Thursday, August 31, 2017


We interrupt your boring, humdrum lives to bring you a slice of Rich'n'Famous ridiculousness.

Recently Daily Mail UK profiled a "gigamansion" being built in Los Angeles which will have "20 bedrooms, 30 bathrooms, a 30-car garage, a two-story waterfall and a 40-seat home theater." Oh, and don't forget five (five!) swimming pools, "a temperature-controlled room for storing fresh flowers and a sitting room surrounded by jellyfish tanks instead of walls." The price is a trifling $500 million. Half a billion bucks.

Actress Jennifer Aniston, whose humble $21 million log cabin is next door, seems particularly miffed at the massive construction taking place nearly in her backyard.

(Aniston is no slouch in the Rich'n'Famous ridiculousness category. Apparently her husband "admitted that his wife had so many outfits that they had to renovate one part of the garage area into a 2,000 sq ft wardrobe at an estimated $60,000 cost. 'We made an extension on our house. We found more room to sort of create a better bathroom and a closet,' he says.")

Far be it for me to ever find common ground with the likes of Jennifer Aniston, but I do find myself sympathetic in this case. At 100,000 square feet, it's like having a mall built right next door.

I found myself particularly struck by the five swimming pools. Why five? Is there a different pool for each day of the week? For different moods? Why just five? Why not, say, eighteen? Are the potential buyers of this gigamansion such avid swimmers that they require five pools to meet their needs?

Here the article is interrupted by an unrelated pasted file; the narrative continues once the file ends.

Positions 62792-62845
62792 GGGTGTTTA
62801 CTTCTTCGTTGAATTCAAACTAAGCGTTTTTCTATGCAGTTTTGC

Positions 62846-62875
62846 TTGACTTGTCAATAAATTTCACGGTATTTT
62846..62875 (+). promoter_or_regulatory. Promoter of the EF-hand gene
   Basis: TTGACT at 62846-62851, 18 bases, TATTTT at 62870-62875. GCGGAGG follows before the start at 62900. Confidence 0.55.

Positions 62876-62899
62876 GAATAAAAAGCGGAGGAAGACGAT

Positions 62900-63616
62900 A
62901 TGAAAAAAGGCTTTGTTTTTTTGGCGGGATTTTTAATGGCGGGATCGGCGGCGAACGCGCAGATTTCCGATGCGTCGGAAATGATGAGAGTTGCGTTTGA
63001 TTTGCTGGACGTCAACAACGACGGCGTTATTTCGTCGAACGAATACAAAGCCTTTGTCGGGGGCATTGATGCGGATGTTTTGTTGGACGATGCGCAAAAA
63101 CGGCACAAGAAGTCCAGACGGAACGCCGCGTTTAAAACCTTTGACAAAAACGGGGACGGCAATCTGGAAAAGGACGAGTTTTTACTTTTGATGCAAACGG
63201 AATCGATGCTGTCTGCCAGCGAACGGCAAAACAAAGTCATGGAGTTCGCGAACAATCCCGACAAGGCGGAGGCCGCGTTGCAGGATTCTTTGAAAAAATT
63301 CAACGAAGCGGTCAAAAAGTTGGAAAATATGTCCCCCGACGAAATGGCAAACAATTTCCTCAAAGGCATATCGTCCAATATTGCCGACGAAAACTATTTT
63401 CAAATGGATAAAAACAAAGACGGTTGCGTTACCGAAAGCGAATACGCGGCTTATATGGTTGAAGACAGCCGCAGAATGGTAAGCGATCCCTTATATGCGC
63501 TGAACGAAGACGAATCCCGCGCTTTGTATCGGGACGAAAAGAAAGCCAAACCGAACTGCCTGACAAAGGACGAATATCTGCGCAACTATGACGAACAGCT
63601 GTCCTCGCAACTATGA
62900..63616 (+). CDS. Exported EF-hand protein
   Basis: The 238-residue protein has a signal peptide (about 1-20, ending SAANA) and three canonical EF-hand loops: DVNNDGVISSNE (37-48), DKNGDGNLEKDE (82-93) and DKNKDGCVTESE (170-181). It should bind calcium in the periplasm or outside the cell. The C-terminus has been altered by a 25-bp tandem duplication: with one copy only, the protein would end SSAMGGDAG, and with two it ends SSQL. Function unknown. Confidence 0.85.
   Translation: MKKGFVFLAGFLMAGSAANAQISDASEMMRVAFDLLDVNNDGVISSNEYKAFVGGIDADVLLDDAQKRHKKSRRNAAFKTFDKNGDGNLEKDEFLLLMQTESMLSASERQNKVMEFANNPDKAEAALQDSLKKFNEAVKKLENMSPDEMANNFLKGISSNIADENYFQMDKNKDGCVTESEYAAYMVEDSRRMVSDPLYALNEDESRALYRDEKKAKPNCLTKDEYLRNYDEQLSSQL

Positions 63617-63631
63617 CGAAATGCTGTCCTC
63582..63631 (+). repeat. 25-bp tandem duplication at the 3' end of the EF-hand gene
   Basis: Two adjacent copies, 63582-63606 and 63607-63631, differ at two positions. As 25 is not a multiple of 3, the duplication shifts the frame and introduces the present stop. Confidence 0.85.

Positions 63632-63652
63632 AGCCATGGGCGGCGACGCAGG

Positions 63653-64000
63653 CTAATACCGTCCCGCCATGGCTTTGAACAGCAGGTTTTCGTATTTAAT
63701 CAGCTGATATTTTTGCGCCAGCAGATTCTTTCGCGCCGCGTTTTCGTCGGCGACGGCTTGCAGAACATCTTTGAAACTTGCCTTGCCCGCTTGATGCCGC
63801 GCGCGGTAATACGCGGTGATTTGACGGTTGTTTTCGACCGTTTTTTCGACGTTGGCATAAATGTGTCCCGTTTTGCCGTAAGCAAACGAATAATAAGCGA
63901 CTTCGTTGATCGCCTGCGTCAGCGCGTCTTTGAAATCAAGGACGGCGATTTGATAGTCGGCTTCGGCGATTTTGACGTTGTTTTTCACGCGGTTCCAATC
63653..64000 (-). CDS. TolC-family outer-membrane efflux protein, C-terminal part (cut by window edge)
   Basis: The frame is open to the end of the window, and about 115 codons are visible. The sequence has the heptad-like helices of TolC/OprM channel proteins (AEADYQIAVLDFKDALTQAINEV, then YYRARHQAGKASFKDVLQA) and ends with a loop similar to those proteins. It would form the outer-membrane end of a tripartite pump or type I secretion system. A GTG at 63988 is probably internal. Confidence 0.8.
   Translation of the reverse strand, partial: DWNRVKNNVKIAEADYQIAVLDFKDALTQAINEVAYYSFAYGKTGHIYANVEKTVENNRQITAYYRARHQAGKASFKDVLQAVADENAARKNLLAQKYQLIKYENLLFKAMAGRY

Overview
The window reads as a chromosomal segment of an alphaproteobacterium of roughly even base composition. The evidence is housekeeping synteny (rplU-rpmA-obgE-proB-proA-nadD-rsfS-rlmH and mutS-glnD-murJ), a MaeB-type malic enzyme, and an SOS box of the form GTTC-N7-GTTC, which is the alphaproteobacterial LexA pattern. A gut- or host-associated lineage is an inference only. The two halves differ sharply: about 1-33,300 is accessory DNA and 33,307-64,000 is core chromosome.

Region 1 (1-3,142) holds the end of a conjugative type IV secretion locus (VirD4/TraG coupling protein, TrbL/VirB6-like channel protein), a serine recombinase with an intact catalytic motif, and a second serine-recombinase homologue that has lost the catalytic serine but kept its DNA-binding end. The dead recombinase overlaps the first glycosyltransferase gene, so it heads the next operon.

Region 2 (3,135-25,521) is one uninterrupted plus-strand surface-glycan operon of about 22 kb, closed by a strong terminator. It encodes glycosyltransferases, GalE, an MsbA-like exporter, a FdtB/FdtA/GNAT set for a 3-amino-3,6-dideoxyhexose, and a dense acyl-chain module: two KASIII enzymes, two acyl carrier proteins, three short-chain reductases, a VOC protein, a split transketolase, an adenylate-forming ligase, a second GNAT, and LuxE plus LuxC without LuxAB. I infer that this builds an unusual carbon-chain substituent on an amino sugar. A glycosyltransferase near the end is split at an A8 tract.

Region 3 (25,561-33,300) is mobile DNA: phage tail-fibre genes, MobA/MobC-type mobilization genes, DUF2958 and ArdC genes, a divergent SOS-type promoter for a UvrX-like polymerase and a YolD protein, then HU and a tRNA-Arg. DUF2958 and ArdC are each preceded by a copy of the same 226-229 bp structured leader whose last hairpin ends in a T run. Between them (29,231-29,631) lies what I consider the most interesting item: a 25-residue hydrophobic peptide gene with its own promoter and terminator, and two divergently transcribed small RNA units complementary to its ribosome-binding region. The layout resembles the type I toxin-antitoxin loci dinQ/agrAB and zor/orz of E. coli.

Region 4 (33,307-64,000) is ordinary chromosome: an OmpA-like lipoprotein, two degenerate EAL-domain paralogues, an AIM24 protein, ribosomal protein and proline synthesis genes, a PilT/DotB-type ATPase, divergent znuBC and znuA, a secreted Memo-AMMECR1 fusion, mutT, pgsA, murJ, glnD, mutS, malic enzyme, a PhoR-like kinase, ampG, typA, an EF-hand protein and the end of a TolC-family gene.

These kinds of "gigamansions" are almost comical in that the developers seem to run out of ideas for new luxurious amenities to include, so instead they fall back on building multiples of stuff, like swimming pools. I guess there comes a point -- when the size is off the scale -- that architects just don't know what else to add. "I know -- we'll add another pool and push the house's square footage up another 10,000 feet!"

The developer himself admits most of what he's building is for show. The glass-walled library will have a double-height ceiling and be surrounded on three sides by water, but it's not a place for reading. "Nobody really reads books," the developer says, "so I'm just going to fill the shelves with white books, for looks."

(Bonus question: If "nobody really reads books" anymore, why did you include a library?)

The house is being built on spec. "We have a very specific client in mind," says the developer. "Someone who already has a $100 million yacht and seven houses all over the world, in London and Dubai and whatever. To be able to say that the biggest, most expensive house in the world is here, that will really be good for LA."

GQ Magazine notes something funny about these enormous homes: They're not really homes "in the usual sense of the word. Most buyers live on other continents and visit these properties for only a week or two each year, using them mainly as places to park their wealth." (In other words, it's the world's most expensive hotel.)